California’s Winter of Hate

February’s column featured anthropologist Margaret Mead’s warning that adults in modern cultures that are jolted by rapid social change will come to fear and reject their young people, with disastrous consequences.

“The alienation of the young is emphasized, while the alienation of their elders may be wholly overlooked,” Mead wrote in Culture and Commitment (1970).

Mead’s warning, amply validated over the past 30 years, means the standard tactic among American institutions of promoting their agendas by inciting fear of young people (often disguised as “concern”) is a dangerous game.

Fear-mongering rips our country’s weakest seam: the fragile bond between older, whiter, affluent America and the younger, diverse America that’s coming of age.

Recent surveys, such as one by Public Agenda, find that two-thirds of grownups fear and dislike teenagers (25 million people they never even met). However, teens judge adults as individuals: most good; some not. Youths’ flexible, positive outlook, founded in individual experience, is far better adapted to the challenges of America’s multicultural present and future than are the demeaning, blanket stereotypes held by grownups. While today’s adults indulge in me-first personal behaviors and politics, family responsibilities and community volunteerism are expanding among youth.

The anti-youth propaganda of our institutions panders to elders mired in archaic racial, ethnic and religious antagonisms. The Manhattan Institute’s latest pure-baloney report – “Sex, Drugs, and Delinquency in Urban and Suburban Public Schools” – exemplifies the backward us-versus-them bigotry.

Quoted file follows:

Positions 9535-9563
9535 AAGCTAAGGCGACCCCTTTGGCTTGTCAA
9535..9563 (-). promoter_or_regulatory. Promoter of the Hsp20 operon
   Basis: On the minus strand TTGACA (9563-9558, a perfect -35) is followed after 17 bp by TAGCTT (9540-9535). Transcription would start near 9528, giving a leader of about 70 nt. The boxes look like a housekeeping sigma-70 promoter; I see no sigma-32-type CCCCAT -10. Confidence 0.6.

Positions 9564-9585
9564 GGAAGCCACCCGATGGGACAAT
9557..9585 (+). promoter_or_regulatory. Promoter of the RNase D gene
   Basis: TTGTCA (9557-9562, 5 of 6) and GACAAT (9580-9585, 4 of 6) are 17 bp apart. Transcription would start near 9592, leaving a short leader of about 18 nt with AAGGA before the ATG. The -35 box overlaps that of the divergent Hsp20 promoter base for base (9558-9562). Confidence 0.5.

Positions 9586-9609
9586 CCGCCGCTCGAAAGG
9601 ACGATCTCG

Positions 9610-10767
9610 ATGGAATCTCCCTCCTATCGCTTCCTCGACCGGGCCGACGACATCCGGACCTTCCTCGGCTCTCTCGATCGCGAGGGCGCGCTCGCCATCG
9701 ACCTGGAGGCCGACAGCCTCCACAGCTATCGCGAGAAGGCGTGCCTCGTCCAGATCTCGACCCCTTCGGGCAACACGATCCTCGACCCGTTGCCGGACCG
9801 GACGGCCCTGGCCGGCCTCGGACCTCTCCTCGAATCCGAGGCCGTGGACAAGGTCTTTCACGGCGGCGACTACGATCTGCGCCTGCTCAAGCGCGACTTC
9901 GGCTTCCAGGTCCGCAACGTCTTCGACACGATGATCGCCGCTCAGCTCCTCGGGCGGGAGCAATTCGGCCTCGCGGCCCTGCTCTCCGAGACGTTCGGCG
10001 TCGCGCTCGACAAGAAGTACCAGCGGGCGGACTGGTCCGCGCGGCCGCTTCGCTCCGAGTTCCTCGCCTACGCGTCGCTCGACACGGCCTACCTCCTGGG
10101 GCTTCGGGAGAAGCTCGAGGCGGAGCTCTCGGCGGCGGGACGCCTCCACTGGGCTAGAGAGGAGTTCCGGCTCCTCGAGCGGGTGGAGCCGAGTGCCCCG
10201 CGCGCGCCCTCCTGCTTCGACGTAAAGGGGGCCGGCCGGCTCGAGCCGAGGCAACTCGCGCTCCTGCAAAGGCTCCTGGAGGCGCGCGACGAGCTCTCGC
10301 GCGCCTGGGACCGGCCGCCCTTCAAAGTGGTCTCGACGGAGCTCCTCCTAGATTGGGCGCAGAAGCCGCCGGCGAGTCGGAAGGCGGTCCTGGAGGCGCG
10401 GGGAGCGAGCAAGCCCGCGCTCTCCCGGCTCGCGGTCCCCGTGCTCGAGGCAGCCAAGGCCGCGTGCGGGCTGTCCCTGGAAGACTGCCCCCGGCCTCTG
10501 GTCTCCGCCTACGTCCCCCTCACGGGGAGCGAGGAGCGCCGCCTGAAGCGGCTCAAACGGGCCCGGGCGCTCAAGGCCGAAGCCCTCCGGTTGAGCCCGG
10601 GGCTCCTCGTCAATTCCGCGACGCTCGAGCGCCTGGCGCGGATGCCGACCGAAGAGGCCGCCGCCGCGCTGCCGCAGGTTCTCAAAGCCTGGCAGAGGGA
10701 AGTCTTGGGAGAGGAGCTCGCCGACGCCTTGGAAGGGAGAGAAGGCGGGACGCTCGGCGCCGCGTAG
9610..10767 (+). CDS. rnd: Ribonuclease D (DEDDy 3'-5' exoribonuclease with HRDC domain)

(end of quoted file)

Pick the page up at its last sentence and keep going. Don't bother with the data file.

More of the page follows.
The institute pretends that “parents . . . fleeing urban schools” due to “the rising influence of sex, drugs, and delinquency” have the right to be “shocked” that suburban teens also indulge in a few sins. Nowhere does the report show that school behavior problems are rising (reliable measures show they’re falling), nor does it mention that suburban adults’ own rising epidemics of drug abuse, domestic violence, family breakup and crime are more shocking than anything suburban (or urban) youth are doing.

Will today’s anxious adults, bombarded by such anti-youth drivel, become so angered and alienated that they will disown an entire younger generation? You bet. It’s happening.

Racial segregation and rich-poor wealth gaps have retreated to pre-1950 levels. Thousands of schools are closing because older taxpayers refuse to fund them. The infrastructure for youth advancement – family support, education, services, jobs – is crumbling. Frenzied crackdowns groundlessly curfew, censor, police, drug-test and imprison teens.

California, our most diverse major state, is a scary harbinger. For a century before 1970, California education was a national model. Its per-pupil school funding stood among the top five nationally. Its master plan guaranteed every high school graduate free space in the world’s finest public colleges and universities. The state’s ethic: The old pay for the young.

After 1970, California swiftly evolved into a multiracial, global state, beginning with youth. Today, 61 percent of Californians over age 45 are white; 63 percent of those under 25 are Latino, black or Asian.

Did more dark-skinned kids bring havoc? Hardly. State indexes show that today’s diverse teenage population is much less prone to crime, murder, drunk driving, drug abuse, suicide, violent death, early parenthood and dropping out of school than were teens in the 1970s.